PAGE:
Ghost Dance: Part 2

Of course the right to freedom of religion didn't apply to native americans when it made white americans uncomfortable. The Ghost dance gave many tribes a sense of hope and power. Whites only saw it as a prelude to war. They never bothered to ask. It's practice precipitated the massacre at Wounded Knee. Here is a 6 minute documentary.

see more posts on human rights and native americans


Anonymous said…
The gov't and army were both very concerned with religious movements among the various tribes. The reason was that Indian prophets who had powerful revelations given to them were often the motivating force behind spiritual and tribal renewal. It strengthened the Indian's resolve to maintain their identity and resist white influence. Wovoka was the prophet of the ghost dance, and Tecumseh's brother's [his Indian name meant "The Open Door"] revelation gave the impetus behind Tecumseh's pan Indian army. Before that, the Delaware prophet backed up Pontiac's rebellion.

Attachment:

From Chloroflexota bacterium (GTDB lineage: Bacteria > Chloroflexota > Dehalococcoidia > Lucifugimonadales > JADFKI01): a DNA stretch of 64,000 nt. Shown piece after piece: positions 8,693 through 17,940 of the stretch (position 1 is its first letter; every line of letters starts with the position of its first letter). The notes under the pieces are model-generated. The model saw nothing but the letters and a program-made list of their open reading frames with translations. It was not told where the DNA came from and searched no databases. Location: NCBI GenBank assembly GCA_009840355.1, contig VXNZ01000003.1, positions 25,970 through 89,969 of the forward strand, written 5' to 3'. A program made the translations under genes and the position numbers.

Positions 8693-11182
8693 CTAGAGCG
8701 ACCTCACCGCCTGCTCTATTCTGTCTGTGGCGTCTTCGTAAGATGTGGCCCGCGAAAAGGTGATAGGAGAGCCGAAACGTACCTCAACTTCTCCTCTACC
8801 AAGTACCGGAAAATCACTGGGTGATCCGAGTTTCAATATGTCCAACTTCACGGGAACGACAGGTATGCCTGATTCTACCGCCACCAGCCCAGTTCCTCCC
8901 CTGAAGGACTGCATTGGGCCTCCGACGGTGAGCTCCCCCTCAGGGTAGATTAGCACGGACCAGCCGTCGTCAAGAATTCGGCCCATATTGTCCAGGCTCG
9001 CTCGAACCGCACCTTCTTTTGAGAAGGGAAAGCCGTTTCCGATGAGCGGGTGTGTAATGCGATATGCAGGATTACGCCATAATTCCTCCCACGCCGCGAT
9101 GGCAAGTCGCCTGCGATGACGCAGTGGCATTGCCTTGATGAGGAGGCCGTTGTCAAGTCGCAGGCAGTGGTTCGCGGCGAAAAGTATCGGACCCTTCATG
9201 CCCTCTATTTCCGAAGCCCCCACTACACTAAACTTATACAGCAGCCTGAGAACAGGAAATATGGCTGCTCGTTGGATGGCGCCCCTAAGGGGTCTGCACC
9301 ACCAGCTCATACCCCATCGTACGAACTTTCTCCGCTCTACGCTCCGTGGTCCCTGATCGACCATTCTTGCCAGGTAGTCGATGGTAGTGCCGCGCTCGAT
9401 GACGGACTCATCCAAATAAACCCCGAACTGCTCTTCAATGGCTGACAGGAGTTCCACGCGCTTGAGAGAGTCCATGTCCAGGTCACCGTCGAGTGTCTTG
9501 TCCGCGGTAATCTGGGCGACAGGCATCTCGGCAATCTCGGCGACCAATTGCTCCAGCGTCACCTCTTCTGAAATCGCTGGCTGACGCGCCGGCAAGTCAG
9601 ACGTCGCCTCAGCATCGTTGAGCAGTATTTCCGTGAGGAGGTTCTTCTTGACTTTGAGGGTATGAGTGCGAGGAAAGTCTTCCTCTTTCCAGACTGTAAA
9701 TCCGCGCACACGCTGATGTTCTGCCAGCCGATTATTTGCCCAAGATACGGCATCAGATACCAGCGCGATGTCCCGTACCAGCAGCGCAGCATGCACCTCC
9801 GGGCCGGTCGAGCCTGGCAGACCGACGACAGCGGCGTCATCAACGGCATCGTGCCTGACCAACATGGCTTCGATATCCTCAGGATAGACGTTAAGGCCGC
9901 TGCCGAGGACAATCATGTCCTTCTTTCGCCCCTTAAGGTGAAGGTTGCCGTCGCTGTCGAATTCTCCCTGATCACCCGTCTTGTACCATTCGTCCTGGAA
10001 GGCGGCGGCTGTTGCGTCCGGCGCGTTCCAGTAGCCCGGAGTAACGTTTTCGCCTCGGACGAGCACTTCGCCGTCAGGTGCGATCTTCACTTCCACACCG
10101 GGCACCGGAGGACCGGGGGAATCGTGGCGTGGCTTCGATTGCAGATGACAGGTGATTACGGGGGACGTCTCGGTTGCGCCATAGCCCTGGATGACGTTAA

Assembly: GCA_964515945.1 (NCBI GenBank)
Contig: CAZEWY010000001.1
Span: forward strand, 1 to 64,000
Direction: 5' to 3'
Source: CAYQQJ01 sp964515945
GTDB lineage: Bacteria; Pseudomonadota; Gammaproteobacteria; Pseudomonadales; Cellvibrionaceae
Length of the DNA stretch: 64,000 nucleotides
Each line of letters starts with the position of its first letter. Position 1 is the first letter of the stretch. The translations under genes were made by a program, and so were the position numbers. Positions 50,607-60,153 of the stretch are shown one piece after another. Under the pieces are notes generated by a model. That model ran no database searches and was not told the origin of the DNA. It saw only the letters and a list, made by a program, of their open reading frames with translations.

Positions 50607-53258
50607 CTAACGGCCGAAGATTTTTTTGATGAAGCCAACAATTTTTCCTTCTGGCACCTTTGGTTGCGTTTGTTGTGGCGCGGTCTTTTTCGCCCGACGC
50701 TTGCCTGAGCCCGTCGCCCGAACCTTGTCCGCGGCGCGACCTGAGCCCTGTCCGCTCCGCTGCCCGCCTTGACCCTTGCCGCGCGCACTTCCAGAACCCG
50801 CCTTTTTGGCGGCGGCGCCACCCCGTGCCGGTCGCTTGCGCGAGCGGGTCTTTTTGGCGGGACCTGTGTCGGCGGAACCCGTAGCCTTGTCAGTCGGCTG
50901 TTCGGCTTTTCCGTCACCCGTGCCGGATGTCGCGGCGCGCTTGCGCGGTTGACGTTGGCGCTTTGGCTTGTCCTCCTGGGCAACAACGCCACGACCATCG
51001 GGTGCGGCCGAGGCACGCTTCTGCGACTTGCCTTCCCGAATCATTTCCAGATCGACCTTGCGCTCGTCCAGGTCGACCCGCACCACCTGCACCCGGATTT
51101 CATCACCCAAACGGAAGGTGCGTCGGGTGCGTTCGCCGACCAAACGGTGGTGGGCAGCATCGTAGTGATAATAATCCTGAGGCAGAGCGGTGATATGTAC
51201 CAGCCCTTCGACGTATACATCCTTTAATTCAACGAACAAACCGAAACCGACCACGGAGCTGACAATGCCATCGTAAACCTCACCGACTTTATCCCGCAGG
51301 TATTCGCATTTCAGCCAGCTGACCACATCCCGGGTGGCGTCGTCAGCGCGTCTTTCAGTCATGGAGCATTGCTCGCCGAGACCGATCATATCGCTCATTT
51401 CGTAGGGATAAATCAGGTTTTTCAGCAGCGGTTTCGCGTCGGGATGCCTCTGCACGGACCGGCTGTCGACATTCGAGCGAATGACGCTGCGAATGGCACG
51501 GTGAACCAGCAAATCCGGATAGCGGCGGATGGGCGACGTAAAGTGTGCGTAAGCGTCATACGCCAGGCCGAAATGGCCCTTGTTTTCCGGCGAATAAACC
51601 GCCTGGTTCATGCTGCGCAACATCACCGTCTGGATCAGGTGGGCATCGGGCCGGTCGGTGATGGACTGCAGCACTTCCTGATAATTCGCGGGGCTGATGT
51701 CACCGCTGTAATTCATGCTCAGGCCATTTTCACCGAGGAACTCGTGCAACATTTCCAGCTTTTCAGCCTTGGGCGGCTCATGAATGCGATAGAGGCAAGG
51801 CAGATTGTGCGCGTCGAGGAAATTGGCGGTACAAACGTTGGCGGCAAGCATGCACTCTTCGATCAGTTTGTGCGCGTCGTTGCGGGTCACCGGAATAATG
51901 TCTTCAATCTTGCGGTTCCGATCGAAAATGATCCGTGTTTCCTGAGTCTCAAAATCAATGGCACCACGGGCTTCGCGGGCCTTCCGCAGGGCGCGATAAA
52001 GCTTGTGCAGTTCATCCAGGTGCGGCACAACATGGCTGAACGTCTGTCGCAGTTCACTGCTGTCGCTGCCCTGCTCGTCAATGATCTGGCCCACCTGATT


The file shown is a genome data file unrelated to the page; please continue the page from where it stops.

All of these movements had the common thread of people in cultural and spiritual disintegration desperate for any source of hope and stability in chaotic cirumstances. Overall I think these movements provided some structure and hope to their people, and this still lives on with the Handsome lake movement.
As far as freedom of religion goes, the Indians involved in the ghost dance were not yet citizens.
The native AMerican church which uses peyote in thier rituals were denied constitutional protection of this practise by the supreme court.
On another topic, I read an anecdotal story of a returning Korean or Vietnam vet from one ofthe state recognized tribes in Conn. [either pequot or mohegan] who claimed he was denied the right to vote when he came back because the state did not view Indians as citizens. I don't know if this story is true but this kind of thing would not surprise me.

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